Some people say that it is better to use the "of contruction" for the possessive of animate nouns. For example.

sweater of Miss Grammes

bike of the child

And for inanimate objects, an " ' " apostrophee can be used. For example.

School's principles

Bike's radiator.

What is your opinion on this.

I think you may have your first 'rule' a little confused . I've never heard that you should not use a possessive apostrophe in this situation. Are there really people who avoid saying Miss Grammes's sweater or the child's bike? That instead of saying 'please pass Jane's plate' they would say 'please pass the plate of Jane'? It sounds as though Jane has been chopped up and put on a plate....Emotion: ick!

Are you sure you don't mean the other way around - that some people don't like the possessive apostrophe when the 'possessor' is inanimate, not the object being possessed? I've heard people say that but don't see any problem with using a possessive apostophe with inanimate objects. The alternative is rather long-winded and sounds oddly old-fashioned somehow. (i.e. 'please paint the radiator of the bike'. There nothing wrong with saying 'please paint the bike's radiator'. It reminds me of those old fashioned French language books - the pen of my aunt is on the table etc. I think all this went out in the 50s!)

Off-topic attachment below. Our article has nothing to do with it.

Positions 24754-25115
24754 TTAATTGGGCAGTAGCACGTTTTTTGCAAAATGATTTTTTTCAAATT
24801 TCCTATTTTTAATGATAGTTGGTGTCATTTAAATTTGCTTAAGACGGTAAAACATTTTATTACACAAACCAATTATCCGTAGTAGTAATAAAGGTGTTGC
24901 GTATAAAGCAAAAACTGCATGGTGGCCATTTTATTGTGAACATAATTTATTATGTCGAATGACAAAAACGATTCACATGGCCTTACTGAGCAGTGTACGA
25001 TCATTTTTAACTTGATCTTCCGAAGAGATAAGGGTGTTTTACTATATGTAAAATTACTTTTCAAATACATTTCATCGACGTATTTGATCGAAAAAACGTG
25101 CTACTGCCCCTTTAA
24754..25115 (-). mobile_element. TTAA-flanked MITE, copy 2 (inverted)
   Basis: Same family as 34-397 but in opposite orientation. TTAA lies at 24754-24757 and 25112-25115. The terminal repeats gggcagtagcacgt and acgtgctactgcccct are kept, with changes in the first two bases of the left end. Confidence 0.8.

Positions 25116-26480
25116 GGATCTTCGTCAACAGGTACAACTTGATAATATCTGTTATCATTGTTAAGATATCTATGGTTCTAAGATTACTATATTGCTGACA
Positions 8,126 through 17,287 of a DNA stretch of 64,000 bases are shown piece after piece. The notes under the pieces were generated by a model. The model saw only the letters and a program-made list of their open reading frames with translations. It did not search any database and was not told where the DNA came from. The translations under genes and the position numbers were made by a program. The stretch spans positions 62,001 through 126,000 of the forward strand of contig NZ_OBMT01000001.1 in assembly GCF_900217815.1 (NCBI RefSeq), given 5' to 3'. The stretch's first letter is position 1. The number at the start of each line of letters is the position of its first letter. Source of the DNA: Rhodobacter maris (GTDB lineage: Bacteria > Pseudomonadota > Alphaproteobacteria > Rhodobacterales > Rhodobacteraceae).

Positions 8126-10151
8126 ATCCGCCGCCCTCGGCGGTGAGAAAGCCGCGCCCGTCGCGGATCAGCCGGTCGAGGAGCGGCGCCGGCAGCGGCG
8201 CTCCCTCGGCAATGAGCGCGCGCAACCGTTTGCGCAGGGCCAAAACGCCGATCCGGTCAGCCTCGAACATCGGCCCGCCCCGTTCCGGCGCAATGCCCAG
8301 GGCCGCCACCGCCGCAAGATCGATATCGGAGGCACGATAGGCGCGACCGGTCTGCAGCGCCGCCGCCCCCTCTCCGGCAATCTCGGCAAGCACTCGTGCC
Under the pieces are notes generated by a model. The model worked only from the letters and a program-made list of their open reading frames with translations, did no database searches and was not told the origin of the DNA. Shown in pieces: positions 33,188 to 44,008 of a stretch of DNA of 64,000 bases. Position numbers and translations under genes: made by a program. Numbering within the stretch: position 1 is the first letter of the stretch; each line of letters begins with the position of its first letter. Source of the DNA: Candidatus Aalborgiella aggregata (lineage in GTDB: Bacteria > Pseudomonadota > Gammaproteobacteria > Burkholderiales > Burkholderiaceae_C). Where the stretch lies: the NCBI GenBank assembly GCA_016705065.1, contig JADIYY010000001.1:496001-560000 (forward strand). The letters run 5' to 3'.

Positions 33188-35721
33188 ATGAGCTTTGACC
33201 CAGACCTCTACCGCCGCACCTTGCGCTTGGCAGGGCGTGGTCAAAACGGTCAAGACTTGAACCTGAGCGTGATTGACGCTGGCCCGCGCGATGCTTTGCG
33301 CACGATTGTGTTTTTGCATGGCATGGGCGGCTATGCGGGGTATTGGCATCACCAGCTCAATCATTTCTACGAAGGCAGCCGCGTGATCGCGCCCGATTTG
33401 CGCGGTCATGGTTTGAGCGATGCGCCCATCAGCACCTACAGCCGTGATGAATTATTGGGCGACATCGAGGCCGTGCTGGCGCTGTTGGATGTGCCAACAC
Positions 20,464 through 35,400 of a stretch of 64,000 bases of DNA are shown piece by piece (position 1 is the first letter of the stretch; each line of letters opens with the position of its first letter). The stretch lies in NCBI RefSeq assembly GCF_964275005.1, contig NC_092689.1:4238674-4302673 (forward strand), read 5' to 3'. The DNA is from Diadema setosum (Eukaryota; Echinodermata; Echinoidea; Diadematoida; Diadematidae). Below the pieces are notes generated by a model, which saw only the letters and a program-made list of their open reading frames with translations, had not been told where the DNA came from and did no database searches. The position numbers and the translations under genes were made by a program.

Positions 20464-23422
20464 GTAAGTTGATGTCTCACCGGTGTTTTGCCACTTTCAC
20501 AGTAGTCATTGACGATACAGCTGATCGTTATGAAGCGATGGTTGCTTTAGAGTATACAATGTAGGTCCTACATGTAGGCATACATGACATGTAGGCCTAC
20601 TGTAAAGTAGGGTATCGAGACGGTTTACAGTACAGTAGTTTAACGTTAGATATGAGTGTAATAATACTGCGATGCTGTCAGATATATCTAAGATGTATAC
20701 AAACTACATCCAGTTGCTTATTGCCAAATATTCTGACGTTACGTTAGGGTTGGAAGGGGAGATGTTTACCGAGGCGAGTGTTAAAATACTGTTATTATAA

Students: We have free audio pronunciation exercises.
Well nona, i think you'r right. I was wrong. I don't know what the hell was I thinking when I red the following passage.

"Many writers consider it bad form to use apostrophe -s possessives with pieces of furniture and buildings or inanimate objects in general. Instead of "the desk's edge" (according to many authorities), we should write "the edge of the desk" and instead of "the hotel's windows" we should write "the windows of the hotel." In fact, we would probably avoid the possessive altogether and use the noun as an attributive: "the hotel windows." This rule (if, in fact, it is one) is no longer universally endorsed. We would not say "the radio of that car" instead of "that car's radio" (or the "car radio") and we would not write "the desire of my heart" instead of "my heart's desire." Writing "the edge of the ski" would probably be an improvement over "the ski's edge," however.

For expressions of time and measurement, the possessive is shown with an apostrophe -s: "one dollar's worth," "two dollars' worth," "a hard day's night," "two years' experience," "an evening's entertainment," and "two weeks' notice" (the title of the Hollywood movie nothwithstanding).

Seems like you're right in sying that this rule had been went out in the 50s. Thank You for correcting me.

sweater of Miss Grammes as opposed to Miss Grammes' sweater ... this is not the inanimate usage as Miss Grammes is live! Of would not be preferred here